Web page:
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We went to the Copenhagen Zoo, took photos and videos.


Happy New Year everyone! Today I had the pleasure to fish with a few fine gentlemen from the Federation of Fly Fishers Denmark. The FFFD is an governing body that is close to 1,000 members strong. Not only does it assist those who wish to become better flyfishers, it spends considerable amount of time, effort and money on rebuilding stream habitat.

Henrik gave me a buzz on the phone a few days ago and suggested a trip to the Swedish Coast on New Year Day. Knowing that I would be incredibly tired from the celebration on the night before, I reluctantly agreed. The Swedish Coast is always closed for fishing from late fall until December 31st, so tackling it on opening day is always a good bet since the fish are not hook-shy.

As expected, the sky over Copenhagen lit up just after midnight with fireworks. In no other cities have I seen people who are so obsessed with fireworks. It baffles me that most people here are willing to spend hundreds of dollars on a few rockets that take less than a minute to blow up. I, on the other hand, enjoy watching all the explosions without spending a dime. Check out the view from our apartment at 12:30am.

With all the commotion outside, I could not fall asleep until 4:00am. At 7:45am, Henrik was ready to pick me up downstairs. Still recovering from a minor flu since Christmas, as well as lacking some serious sleep hours, fishing was certainly not on my mind for once. Nevertheless, I convinced myself to tag along because an opportunity to fish in Sweden does not come by often.

We met up with Lars, Svend and Jerk (pronounced York, or Yurk, so I have been told) at the usual meeting spot. Five of us squeezed into Lars’ wagon and over the bridge we went. The drive was actually less than one hour long. The Southern Coast of Sweden is just on the other side of the Baltic Sea. We picked a spot that has the high hills behind the beach to block the gusty Northerly wind. Getting ready on top of the windy hill was not fun. Still recovering from the wild parties, everyone sluggishly suited up.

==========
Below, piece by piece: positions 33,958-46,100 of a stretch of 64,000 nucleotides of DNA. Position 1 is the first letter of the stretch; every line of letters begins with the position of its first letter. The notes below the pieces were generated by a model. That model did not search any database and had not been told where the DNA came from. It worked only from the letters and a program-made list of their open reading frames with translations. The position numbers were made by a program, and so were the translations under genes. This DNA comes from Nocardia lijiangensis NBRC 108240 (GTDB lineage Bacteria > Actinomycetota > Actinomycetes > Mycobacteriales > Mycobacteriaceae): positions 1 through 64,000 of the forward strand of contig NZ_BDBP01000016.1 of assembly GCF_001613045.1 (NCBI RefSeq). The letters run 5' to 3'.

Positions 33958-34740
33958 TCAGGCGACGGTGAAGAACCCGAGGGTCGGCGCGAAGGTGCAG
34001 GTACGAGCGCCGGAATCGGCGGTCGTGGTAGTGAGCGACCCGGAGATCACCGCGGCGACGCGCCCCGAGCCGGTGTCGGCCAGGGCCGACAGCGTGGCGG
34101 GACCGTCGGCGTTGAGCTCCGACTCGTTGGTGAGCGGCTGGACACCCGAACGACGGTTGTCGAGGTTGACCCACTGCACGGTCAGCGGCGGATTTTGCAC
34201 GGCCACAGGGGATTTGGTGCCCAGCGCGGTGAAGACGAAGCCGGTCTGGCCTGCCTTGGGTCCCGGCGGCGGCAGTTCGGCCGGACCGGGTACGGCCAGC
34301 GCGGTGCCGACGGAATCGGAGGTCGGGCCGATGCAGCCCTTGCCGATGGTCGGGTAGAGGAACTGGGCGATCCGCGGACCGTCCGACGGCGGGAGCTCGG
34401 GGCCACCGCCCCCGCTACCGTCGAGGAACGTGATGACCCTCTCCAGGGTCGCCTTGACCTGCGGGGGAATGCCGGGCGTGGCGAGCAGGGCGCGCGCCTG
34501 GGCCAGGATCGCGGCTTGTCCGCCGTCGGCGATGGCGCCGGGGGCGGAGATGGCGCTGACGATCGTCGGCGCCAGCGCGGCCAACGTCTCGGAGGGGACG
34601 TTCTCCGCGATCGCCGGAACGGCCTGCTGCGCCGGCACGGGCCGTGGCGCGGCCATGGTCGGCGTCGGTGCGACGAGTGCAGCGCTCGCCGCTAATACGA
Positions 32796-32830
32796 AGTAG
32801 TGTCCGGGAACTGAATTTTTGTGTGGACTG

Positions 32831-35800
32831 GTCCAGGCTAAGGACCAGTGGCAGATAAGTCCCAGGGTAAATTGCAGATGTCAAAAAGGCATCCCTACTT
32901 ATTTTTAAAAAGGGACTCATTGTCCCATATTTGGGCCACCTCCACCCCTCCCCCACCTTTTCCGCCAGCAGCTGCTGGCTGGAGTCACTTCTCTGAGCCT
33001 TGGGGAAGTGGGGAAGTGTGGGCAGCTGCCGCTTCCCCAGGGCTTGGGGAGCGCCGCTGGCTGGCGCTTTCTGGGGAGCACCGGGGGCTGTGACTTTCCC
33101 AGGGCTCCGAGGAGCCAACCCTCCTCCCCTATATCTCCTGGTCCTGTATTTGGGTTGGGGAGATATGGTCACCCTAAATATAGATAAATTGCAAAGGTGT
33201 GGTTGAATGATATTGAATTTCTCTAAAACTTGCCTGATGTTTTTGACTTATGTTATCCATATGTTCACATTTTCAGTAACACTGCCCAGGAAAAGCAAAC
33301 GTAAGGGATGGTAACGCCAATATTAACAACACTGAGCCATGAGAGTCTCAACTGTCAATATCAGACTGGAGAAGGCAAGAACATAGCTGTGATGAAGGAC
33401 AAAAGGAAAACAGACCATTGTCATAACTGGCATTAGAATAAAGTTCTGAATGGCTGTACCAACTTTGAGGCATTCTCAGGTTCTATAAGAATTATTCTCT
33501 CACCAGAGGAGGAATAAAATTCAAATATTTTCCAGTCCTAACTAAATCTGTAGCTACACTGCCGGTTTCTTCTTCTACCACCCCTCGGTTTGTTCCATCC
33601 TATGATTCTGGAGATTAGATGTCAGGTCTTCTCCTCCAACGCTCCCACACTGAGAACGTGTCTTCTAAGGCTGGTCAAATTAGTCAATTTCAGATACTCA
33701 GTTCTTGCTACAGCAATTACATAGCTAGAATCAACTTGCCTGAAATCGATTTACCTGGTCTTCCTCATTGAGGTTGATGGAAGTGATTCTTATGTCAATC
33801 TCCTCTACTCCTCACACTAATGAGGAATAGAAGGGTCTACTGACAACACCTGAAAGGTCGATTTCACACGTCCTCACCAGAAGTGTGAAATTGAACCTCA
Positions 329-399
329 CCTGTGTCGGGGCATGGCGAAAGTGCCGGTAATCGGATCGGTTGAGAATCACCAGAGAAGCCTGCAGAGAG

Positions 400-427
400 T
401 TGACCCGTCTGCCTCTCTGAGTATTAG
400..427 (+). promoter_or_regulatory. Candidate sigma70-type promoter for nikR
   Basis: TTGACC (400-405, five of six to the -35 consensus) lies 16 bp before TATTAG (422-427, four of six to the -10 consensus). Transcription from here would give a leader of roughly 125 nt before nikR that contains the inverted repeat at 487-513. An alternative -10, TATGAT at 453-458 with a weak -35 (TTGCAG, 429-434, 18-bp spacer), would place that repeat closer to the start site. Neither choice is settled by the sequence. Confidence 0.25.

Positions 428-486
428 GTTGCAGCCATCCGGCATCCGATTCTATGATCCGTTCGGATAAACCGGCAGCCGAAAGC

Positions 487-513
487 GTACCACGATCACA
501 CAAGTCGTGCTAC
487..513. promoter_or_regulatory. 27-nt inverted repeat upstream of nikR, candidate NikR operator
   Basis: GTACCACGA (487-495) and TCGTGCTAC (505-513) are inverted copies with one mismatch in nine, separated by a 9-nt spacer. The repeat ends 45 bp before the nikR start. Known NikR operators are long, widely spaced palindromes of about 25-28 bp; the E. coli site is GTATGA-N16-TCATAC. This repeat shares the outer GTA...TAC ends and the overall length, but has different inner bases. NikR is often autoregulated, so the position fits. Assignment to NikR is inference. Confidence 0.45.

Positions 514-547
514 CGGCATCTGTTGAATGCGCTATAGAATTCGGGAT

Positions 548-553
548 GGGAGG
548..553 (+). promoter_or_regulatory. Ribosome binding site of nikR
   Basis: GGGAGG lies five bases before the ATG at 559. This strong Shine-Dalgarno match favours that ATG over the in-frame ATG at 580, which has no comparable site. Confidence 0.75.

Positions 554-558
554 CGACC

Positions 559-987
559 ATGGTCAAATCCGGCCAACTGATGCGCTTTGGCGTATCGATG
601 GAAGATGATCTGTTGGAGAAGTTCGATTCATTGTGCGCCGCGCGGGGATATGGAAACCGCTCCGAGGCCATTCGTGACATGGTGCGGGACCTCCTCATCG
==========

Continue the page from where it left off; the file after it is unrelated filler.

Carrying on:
By the time we made it down to the hill, I was feeling worse than when we left Copenhagen. I made a few casts once awhile, spent most of the time sitting and visualizing the warm bed. The section that Henrik, Lars and I picked to fish was rather dirty. Seaweed covered the shoreline and water was fairly coloured. After two hours, Jerk phoned from the other end of the beach and reported connection with one fish. The news of a catch always lifts the spirit. We packed up quickly and headed toward where Jerk, or the fish, was.

Miraculously, I seemed to have fully recovered by the time we reached the other end. Perhaps it was the 20 minute walk, or the fresh cold wind, or the news of a fish being caught, I was just glad that I could finally concentrate on the fishing. The water was much cleaner and the depth change from shore seemed to be bigger too. This is always a good thing because it means little or no wading is required.

To make a long story short, I once again did not connect with a single sea trout. Jerk, on the other hand, was able to get into four fish! He is after all the president of the FFFD. One of them was a big kelt while the other three were bright silver fish. These silver fish, still a year or two away from their first spawn, are known as grønlænders.


He decided to keep one of the fish since it had swallowed the fly completely. I was offered the fish, but I politely declined. I think my first kept sea trout should be the one that I catch, in the meantime pastries, pork and potato will have to do.

Beside Jerk’s sea trout, we also saw a couple of fish taken by two Swedish locals, as well as a 2kg Atlantic cod, which is always a bonus when fishing from the beach.

This winter Baltic sea trout fishing business will most likely take many more years for me to understand and appreciate. It pretty much takes the phrase “that’s fishing, catching is a bonus” to a new level. For an angler who has never experienced it, one would either admire the persistence of those who do it, or simply think they are out of their mind. It’s kind of like steelheading, except there are a gazillion times more water to cover.